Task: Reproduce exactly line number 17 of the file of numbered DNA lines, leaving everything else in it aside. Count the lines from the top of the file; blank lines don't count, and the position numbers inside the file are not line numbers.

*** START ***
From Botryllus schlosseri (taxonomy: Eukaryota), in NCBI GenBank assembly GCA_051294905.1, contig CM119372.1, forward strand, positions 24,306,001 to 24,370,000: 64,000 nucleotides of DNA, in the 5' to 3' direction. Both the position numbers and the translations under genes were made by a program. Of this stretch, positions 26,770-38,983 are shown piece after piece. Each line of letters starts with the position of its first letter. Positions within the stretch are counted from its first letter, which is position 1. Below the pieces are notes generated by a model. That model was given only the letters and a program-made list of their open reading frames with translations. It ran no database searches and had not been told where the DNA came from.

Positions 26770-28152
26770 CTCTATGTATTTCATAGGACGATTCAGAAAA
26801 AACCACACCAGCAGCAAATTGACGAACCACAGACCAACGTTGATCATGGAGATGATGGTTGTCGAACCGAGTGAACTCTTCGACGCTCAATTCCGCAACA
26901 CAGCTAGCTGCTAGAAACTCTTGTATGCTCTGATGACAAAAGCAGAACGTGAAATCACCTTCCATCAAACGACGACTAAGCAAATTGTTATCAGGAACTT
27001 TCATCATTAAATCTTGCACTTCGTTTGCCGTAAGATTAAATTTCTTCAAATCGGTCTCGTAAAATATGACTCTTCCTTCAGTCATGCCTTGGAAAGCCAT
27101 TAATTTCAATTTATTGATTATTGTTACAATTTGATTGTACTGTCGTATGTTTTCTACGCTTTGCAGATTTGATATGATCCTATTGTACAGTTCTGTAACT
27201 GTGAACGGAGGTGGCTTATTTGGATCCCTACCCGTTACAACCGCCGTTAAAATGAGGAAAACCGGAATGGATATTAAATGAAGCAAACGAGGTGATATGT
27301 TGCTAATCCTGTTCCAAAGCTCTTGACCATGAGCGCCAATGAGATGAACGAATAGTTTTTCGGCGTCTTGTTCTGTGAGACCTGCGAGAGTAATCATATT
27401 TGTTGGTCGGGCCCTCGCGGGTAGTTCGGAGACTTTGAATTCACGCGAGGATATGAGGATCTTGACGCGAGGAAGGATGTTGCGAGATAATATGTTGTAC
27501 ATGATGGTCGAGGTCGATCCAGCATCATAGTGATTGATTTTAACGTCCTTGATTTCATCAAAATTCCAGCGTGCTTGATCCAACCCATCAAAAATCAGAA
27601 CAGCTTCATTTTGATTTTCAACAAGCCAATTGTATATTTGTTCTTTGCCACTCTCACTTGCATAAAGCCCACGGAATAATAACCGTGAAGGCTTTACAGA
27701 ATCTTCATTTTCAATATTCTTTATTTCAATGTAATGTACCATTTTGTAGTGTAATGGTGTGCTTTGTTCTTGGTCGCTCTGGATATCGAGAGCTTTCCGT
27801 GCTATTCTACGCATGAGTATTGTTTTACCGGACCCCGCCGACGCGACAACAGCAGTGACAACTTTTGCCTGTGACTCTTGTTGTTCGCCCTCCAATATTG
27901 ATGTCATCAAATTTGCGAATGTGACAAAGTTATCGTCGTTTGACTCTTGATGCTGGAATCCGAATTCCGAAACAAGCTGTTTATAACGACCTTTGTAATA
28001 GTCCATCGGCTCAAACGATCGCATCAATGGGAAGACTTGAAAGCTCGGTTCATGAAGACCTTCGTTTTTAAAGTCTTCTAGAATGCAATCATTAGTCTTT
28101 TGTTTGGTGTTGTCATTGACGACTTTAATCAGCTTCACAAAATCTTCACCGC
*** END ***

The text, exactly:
28101 TGTTTGGTGTTGTCATTGACGACTTTAATCAGCTTCACAAAATCTTCACCGC